Making time for what matters.

When I asked Lisa to describe how her writing career grew, she said it grew “organically” around her. But as I spoke more to Lisa, it became clear that she had done lots and lots of work to make sure this growth could happen. While there are elements of “luck” in all of our lives, Lisa has worked hard both to become the writer she is today and to create the options and opportunities that have allowed her to be a writer and still be true to her family values. When I pressed Lisa more about how she gets it all done, she described a scenario I certainly found familiar and I suspect most other moms and dads will as well.

She uses pockets of time.

Lisa described writing a little bit in the car while waiting for her daughters to emerge from school. She told me about her favorite coffee shop where she can sit and write for thirty minutes between activities. She chuckled as she talked about scribbling new ideas on napkins and notepads while being out and about. As Lisa puts it, she “writes every day, but where and when is random.” Lisa is able to embrace reality and make writing a priority, by grabbing time when and where she can. This act of making the time rather than waiting for time to work itself out, is a large part of what makes Lisa so successful.

Interestingly, this same pattern of setting priorities and then making time for them played out in Lisa’s family. Lisa and her husband consistently carved out time for their family of four to be together all through their daughter’s childhood. This took the form of family meals and family runs on a routine basis, but Lisa also discussed the special skiing vacations they took. When other families were running around with sports, tournaments, and other weekend activities, Lisa, her husband, and her daughters had a different Friday-night ritual. They would pile into the car with their ski gear and head up to the mountains. It was their special family time, their special family place, complete with other family friends that they met through their skiing adventures. Lisa mentioned that, as their daughters got older, she and her husband gave them the option of doing things with friends instead of going on these skiing trips. But their daughters always wanted to go skiing. It was their special time. It was their family time. It was essential to them all.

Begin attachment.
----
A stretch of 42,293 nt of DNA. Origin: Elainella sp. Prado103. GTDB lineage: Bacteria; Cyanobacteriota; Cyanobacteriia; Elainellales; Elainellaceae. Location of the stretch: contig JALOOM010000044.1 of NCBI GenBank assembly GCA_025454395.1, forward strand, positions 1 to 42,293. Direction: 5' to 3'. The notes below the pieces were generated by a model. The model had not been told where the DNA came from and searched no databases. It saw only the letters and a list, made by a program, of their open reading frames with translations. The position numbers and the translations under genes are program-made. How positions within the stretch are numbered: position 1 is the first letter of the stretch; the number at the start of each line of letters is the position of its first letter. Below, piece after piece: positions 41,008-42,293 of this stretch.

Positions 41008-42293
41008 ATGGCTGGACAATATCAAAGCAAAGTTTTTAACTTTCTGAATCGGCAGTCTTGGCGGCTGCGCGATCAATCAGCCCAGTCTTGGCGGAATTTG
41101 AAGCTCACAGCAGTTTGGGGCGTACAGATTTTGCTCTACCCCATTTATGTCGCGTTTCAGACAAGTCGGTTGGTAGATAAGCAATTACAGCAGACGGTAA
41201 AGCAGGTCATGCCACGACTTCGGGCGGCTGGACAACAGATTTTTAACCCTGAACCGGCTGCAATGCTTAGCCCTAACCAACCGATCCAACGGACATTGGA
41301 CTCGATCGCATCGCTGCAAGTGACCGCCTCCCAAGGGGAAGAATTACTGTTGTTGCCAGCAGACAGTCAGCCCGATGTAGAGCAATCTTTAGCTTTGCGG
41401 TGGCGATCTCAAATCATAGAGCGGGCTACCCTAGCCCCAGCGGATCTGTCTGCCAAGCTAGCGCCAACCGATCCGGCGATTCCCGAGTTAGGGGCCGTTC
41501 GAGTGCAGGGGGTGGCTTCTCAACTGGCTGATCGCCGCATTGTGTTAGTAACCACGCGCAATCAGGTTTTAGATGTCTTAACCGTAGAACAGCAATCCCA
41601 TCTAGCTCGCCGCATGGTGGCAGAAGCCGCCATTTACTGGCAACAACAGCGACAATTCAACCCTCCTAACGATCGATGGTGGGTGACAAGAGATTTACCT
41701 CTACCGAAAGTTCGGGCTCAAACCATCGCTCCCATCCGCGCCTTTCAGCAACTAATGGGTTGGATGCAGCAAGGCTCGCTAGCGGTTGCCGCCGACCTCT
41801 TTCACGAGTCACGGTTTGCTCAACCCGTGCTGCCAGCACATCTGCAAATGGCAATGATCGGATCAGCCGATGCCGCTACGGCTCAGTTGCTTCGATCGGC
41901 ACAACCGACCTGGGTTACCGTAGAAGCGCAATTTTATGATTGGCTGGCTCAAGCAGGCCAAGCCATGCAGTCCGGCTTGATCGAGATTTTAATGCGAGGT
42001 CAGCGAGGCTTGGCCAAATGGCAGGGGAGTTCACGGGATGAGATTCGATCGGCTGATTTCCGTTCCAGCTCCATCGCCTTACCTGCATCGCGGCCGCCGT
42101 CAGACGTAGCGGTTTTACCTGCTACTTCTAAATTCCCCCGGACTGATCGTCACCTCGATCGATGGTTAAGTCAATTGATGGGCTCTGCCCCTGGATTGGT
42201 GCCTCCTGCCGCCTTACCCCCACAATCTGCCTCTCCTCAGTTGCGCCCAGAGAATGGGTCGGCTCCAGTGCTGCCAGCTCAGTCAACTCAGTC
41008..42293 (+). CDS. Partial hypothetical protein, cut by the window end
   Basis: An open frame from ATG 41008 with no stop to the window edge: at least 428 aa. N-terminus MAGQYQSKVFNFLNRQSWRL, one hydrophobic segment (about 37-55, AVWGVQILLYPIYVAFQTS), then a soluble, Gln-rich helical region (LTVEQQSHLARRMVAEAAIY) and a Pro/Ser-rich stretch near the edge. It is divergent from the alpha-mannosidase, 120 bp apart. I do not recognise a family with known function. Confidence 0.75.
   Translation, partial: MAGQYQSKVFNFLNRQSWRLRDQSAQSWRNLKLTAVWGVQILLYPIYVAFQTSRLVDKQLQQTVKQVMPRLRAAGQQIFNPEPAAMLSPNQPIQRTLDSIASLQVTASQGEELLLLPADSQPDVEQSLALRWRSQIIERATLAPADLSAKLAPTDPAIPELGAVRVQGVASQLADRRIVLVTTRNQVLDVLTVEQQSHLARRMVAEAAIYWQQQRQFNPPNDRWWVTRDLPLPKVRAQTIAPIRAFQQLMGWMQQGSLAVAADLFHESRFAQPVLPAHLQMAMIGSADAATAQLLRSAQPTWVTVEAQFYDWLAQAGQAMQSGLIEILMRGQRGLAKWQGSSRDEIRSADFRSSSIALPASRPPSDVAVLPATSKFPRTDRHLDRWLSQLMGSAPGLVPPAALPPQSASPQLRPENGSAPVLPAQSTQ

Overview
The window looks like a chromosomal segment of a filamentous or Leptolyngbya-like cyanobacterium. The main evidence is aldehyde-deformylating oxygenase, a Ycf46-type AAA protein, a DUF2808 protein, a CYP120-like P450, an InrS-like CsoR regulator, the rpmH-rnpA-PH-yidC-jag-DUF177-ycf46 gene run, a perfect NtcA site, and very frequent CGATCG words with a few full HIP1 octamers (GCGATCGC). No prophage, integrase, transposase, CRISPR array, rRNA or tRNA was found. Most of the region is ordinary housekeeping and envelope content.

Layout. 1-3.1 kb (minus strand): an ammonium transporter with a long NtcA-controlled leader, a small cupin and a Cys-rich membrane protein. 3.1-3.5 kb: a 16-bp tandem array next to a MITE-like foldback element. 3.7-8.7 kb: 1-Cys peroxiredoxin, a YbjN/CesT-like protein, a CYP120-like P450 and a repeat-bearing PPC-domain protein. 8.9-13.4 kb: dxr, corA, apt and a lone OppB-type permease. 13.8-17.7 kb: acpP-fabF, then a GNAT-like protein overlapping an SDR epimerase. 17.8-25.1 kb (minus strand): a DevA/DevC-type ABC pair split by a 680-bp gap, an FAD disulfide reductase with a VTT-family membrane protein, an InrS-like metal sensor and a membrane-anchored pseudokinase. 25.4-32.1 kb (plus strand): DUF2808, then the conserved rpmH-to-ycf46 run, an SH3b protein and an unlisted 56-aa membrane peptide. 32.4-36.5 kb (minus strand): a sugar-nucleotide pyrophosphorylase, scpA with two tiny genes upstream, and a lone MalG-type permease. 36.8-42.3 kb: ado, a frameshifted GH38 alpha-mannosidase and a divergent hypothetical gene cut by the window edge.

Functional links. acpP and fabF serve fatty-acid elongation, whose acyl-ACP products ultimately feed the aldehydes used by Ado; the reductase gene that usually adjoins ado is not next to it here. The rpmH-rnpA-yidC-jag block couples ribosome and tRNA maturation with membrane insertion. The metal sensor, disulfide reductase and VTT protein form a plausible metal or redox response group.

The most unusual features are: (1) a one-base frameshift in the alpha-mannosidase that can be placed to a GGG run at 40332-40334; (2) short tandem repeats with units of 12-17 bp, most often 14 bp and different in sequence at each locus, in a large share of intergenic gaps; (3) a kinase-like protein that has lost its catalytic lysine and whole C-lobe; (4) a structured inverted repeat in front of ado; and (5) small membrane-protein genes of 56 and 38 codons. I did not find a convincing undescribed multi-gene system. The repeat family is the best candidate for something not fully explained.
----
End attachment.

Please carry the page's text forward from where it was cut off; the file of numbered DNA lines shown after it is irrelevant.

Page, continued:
What makes a balanced life

When I asked Lisa about her “life balance” successes, the first thing she mentioned was her happiness about how her oldest daughter is doing in college. She is thrilled that her daughter didn’t move too far away but also that she had the experience of living away from home. Her daughter is involved and busy in her freshman year of college. She is living her own independent life and growing up. But she also shares and connects with her family and nothing makes Lisa light up like seeing her daughter’s number pop up on her phone. Lisa has plenty going right in her balance between work and family. However, what has made so much of this balance is not luck or happenstance. Lisa is actively creating balance. She knows what she values. She sets priorities. And she makes it all happen, even when it means scribbling down column ideas on a paper napkin. As Lisa herself said, “if you value something, you either need to find time for it, or you have to make time for it.”

Love what Lisa has to say? Check out more of her work here!